Officials in Poland and Bulgaria said on Tuesday that Russia is suspending their countries’ natural gas deliveries after they refused to pay for their supplies in Russian rubles, The Associated Press reported.
The governments of the two European Union and NATO members said Russian energy giant Gazprom informed them it was halting the gas supplies starting Wednesday.
The suspensions would be the first since Russian President Vladimir Putin said last month that “unfriendly” foreign buyers would have to pay the state-owned Gazprom in rubles instead of other currencies.
Andriy Yermak, chief of staff to Ukrainian President Volodymyr Zelenskyy, said Russia was “beginning the gas blackmail of Europe.”
“Russia is trying to shatter the unity of our allies. Russia is also proving that energy resources are a weapon. That is why the EU needs to be united and impose an embargo on energy resources, depriving the Russians of their energy weapons,” he said.
Poland’s state gas company, PGNiG, said it was informed by Gazprom that its deliveries through the Yamal-Europe pipeline would stop Wednesday at 8:00 a.m.
Later, the Bulgarian Energy Ministry said it was notified that Bulgaria’s supplies of Russian gas via the TurkStream pipeline would cease on Wednesday as well.
Poland’s gas company said it was considering legal action over the Russian payment demand, according to AP, while Bulgaria said the new gas payment system created considerable risks for the country and that it was working with state gas companies to find alternative sources to replace the supplies it gets from Russia.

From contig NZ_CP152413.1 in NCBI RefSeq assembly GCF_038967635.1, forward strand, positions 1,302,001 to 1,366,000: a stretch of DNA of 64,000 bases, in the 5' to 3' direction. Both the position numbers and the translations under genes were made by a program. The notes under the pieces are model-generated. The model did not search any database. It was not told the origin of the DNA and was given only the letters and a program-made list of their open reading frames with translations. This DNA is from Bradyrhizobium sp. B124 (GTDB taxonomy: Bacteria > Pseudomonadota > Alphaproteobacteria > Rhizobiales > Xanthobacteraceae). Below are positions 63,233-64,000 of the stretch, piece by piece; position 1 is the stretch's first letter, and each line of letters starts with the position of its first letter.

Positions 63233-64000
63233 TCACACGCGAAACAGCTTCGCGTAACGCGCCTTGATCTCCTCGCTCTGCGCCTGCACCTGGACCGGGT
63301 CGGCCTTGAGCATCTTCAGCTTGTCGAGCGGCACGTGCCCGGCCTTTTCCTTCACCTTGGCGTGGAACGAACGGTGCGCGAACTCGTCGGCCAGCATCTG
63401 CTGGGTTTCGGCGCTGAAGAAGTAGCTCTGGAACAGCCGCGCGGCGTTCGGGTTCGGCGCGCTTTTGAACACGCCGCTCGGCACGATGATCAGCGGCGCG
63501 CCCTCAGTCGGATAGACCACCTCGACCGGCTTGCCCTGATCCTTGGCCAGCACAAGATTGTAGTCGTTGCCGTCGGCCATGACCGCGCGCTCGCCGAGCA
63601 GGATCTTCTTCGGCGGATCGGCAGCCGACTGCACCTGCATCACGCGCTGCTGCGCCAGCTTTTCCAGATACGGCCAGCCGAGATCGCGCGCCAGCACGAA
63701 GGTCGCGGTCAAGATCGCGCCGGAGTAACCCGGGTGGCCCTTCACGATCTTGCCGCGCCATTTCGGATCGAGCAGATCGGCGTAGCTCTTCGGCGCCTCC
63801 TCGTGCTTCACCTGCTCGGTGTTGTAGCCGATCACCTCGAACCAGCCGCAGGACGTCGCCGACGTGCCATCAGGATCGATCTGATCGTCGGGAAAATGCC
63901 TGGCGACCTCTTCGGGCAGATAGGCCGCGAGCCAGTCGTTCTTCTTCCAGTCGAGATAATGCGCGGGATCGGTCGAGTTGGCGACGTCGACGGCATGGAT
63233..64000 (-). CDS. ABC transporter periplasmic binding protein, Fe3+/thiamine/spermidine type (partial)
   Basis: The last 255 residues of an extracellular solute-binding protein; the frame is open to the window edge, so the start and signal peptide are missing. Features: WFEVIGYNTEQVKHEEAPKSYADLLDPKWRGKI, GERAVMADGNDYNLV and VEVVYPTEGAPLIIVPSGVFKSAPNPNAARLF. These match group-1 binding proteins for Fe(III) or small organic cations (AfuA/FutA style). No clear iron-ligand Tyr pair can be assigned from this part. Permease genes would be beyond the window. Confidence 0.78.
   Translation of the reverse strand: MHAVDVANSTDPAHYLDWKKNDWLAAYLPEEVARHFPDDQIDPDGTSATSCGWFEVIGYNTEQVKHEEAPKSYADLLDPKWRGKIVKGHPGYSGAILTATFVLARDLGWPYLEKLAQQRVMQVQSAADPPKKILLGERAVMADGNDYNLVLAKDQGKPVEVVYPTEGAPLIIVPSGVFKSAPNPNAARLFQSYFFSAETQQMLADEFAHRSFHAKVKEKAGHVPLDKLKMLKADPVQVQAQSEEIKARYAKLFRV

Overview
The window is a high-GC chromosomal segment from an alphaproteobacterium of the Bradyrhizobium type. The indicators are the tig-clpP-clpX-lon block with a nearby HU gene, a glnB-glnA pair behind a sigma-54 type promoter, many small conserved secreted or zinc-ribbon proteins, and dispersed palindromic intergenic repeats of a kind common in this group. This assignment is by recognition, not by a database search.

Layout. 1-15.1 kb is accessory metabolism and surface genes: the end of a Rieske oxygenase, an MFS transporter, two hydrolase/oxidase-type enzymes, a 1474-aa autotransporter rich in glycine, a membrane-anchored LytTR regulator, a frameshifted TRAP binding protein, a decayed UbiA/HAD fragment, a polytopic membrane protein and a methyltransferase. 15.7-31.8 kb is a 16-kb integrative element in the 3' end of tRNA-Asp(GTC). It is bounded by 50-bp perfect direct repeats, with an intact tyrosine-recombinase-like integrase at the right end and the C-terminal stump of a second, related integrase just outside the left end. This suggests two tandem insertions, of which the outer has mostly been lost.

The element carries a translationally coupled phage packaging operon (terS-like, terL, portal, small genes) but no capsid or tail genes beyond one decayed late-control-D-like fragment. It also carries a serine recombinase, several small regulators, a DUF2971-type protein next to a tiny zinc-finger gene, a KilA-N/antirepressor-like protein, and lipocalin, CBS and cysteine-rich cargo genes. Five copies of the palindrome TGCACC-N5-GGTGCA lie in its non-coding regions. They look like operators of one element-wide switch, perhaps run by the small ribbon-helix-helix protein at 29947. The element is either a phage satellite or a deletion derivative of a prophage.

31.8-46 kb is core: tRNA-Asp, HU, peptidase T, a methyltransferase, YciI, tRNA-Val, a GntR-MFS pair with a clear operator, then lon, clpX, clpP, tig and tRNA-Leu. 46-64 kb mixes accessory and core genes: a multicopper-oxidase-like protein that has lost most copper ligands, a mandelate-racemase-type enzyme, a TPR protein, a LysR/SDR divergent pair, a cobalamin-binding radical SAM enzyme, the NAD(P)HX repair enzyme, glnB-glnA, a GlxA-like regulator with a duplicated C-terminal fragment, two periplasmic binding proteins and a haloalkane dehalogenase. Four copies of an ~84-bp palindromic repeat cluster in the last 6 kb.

The news comes as the Russian invasion of Ukraine continues. Earlier on Tuesday, Germany reversed course and announced it will send a shipment of tanks to Ukraine.
The sale of tanks, which was formally announced by German Defense Minister Christine Lambrecht at a NATO summit, will see Gepard anti-aircraft tanks and an assortment of anti-tank weapons transferred to the Ukrainian military, AFP reported.
On Monday, Russian Foreign Minister Sergei Lavrov said that peace talks with Ukraine would continue, while warning there was a "real" danger of a World War III.
The Russian Minister criticized Kyiv's approach to the talks, adding, "Good will has its limits. But if it isn't reciprocal, that doesn't help the negotiation process."
"But we are continuing to engage in negotiations with the team delegated by (Ukrainian President Volodymyr) Zelenskyy, and these contacts will go on," added Lavrov.